Tuesday, November 27, 2012

Wow! It was an honor just to be nominated!

Top Resource for CounselorsA few weeks ago, a kind woman by the name of Rebecca from the Masters in Counseling website, sent me a note to tell me my blog had been nominated as one of 100 Best Resources for Counselors. Who knew?

And then, a short while later, she sent me a congratulatory note. How neat! And I'm in such fine company to boot. Thanks, Rebecca, and thanks to the kind folks who nominated me, and, mostly, thanks to you, you lovely readers you! I very much appreciate (and am humbled by) your willingness to slog through my commentary and carryings on about my music therapy experiences.

As it happens, a few other favorite bloggers are also on this list, so check them all out at some point.

Wednesday, November 21, 2012

Bringing it all back to "Do"

I live in New Jersey, and everywhere I went during the two weeks after mega storm Sandy (work, the grocery store, the library, the gas station), people asked me, "Did you lose power?" 

And I was struck by the metaphor contained in the question: "Did you lose power?" 

People in this area experienced, quite literally, being- let alone feeling- "powerless" (on a lot of different levels). They struggled through "power failure" and had to wait for their "power to be restored." 

Many of my students at Montclair experienced "loss of power", leaving them sounding  somewhat rattled when we returned to class. A music therapist I know described her disabled clients' distress as they coped with yet another storm requiring their temporary relocation to safer and warmer living quarters (we had Hurricane Irene last year, along with a freak snow storm at the end of October, both of which caused a lot of power outage and flooding).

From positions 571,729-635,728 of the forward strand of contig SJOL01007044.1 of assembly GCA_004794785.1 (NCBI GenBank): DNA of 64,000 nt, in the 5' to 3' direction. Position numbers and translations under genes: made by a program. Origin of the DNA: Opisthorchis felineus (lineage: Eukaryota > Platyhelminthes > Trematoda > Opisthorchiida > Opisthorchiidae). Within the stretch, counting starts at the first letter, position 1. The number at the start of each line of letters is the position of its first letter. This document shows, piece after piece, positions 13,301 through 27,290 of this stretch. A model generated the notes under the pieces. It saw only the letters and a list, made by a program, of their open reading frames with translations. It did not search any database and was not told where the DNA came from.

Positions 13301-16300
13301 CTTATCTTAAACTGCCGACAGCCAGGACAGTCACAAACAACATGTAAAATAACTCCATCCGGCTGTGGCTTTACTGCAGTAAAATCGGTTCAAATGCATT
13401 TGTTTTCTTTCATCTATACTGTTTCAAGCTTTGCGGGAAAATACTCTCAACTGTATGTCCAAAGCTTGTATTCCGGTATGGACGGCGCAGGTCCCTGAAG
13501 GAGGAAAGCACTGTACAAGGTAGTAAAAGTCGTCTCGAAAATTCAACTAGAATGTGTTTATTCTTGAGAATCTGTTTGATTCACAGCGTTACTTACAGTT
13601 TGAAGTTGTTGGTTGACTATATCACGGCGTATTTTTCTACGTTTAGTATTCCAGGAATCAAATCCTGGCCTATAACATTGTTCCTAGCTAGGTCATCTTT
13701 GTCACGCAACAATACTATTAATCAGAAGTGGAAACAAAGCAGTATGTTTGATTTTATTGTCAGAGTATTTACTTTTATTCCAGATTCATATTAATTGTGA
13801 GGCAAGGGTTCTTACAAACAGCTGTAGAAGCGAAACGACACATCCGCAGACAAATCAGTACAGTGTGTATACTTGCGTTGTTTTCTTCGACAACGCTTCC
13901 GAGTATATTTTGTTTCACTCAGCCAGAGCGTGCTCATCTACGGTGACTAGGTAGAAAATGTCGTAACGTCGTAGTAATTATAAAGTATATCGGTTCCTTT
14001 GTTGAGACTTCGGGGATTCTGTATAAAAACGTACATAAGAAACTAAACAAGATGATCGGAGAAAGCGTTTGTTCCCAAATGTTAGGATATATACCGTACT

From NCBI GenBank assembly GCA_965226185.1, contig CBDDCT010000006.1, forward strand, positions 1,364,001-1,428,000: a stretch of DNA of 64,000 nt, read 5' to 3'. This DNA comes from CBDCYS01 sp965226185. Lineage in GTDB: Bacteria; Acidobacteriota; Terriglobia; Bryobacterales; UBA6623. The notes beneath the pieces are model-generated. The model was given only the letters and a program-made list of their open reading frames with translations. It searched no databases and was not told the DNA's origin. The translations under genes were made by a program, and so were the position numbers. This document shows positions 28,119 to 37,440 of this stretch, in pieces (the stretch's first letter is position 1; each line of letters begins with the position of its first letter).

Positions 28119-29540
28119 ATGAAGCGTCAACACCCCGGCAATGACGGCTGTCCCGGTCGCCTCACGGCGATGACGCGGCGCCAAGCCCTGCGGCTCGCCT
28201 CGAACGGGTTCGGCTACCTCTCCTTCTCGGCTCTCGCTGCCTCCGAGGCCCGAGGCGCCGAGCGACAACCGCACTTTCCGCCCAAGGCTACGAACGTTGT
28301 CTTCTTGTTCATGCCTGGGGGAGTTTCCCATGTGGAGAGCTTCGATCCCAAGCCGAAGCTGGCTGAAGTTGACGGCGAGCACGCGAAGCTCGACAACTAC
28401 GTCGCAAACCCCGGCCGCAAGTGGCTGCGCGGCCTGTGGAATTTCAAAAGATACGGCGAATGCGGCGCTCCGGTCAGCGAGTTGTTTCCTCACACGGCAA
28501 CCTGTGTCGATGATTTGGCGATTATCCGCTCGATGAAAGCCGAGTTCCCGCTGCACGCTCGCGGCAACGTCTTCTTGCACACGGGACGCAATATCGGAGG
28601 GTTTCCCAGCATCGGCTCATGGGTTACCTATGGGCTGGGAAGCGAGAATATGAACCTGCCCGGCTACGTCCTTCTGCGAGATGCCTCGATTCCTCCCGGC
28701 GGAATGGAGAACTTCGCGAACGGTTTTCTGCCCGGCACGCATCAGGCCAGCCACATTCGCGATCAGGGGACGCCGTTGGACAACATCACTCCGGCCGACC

In pondering our collective experience, I got to thinking, as I tend to do, about how this connects to our work as music therapists- how we react to the unbalancing effect of going through a frightening experience such as a major hurricane (for example). 

As I played around in my mind with this idea of power loss and restoration, I thought about how we in music therapy are, essentially, working in a musical way to restore power, intra- and inter-personally. 

And, sure, this may be sort of a weird way to say it, but, if I were to say this using musical terms, I guess I'd be saying that in music therapy we're working toward "bring(ing) us back to 'Do'." 

[A special thank you to MJ Landaker for her recent post about the important connection between music theory and music therapy. It certainly helps to understand why music is so "powerful" (if you will).]